Responding to natural disasters: Examining identity and prosociality in the context of a major earthquake

Alexander Maki, Patrick C. Dwyer, Susanne Blazek, Mark Snyder, Roberto González, Siugmin Lay

Research output: Contribution to journalArticlepeer-review

7 Scopus citations


How does a major natural disaster relate to individuals’ orientation towards society? We collected repeated cross-sectional surveys before (n = 644) and after the 2010 Chile earthquake (n = 1,389) to examine levels of national identity, prosocial values, helping motivations, and prosocial behaviours in the context of such a calamitous societal event. Our research questions, derived from the literature on helping in times of crisis, considered how natural disasters may implicate identity and prosociality, as well as how identity, prosocial values, and motivations are linked to prosocial action after a disaster. Higher levels of national identity, helping motivations, and disaster-related helping were found after the earthquake, suggesting that in the aftermath of a disaster, people unite under a common national identity and are motivated to take action related to disaster relief. National identity and prosocial values were closely linked to helping after the earthquake, but specific helping motivations rarely predicted prosocial behaviours. Additionally, proximity to the epicentre was related to higher levels of national identity and participation in reconstruction efforts. These findings contribute to our understanding of people's responses to natural disasters and suggest ways of encouraging prosocial behaviour in the aftermath of unexpected tragic events.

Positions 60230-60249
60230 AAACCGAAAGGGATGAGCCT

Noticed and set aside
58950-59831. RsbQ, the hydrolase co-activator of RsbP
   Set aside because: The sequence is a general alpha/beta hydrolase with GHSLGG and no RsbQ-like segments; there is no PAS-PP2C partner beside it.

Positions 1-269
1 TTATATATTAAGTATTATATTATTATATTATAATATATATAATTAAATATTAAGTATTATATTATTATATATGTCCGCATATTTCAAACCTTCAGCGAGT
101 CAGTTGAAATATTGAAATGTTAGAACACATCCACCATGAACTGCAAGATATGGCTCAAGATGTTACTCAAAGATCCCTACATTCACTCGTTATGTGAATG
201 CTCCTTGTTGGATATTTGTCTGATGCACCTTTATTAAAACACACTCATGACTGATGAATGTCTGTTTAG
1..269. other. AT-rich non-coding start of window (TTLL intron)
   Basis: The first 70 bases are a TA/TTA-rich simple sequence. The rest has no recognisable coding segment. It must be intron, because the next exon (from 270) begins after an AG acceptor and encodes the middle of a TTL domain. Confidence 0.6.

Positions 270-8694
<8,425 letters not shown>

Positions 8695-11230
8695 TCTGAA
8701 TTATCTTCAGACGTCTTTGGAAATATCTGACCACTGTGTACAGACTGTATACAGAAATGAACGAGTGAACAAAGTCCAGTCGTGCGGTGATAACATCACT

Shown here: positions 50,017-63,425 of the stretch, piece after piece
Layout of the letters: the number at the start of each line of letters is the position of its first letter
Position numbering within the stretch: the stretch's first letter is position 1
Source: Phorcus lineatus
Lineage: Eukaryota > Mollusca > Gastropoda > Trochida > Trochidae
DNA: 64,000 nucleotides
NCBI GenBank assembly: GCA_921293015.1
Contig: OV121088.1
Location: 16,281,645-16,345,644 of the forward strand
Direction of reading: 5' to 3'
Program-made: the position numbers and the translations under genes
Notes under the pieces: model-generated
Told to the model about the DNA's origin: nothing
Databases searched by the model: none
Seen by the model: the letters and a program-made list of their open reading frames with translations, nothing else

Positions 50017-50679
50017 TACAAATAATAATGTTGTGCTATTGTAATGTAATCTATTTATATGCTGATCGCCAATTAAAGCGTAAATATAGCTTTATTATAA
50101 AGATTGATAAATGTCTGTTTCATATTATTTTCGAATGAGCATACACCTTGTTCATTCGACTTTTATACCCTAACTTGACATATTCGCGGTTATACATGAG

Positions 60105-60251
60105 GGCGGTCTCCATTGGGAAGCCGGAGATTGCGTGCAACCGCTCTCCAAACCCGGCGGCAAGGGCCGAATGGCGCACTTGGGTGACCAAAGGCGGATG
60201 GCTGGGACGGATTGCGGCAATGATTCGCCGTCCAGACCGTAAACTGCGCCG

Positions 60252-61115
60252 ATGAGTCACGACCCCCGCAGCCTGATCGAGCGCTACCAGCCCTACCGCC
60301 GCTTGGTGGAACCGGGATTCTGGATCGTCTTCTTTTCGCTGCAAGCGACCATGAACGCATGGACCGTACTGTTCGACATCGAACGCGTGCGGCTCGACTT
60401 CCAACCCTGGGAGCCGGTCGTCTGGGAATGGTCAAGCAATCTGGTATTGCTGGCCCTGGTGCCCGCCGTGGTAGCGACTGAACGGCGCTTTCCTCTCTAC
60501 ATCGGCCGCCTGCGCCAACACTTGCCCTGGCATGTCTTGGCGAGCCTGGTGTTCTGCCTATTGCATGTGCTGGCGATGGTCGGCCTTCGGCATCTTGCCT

Original languageEnglish (US)
Pages (from-to)66-87
Number of pages22
JournalBritish Journal of Social Psychology
Issue number1
StatePublished - Jan 2019

Bibliographical note

Funding Information:
This research was supported by Becas Chile grant (72150139) administered by the National Commission for Scientific and Technological Research (CONICYT) awarded to Lay. This research was also supported by Centro de Medición MIDE UC, FONDECYT (1161371), Centre for Social Conflict and Cohesion Studies COES (FONDAP/15130009), Centre for Intercultural and Indigenous Research (CIIR) (FONDAP/15110006), and by the Center for the Study of the Individual and Society at the University of Minnesota.

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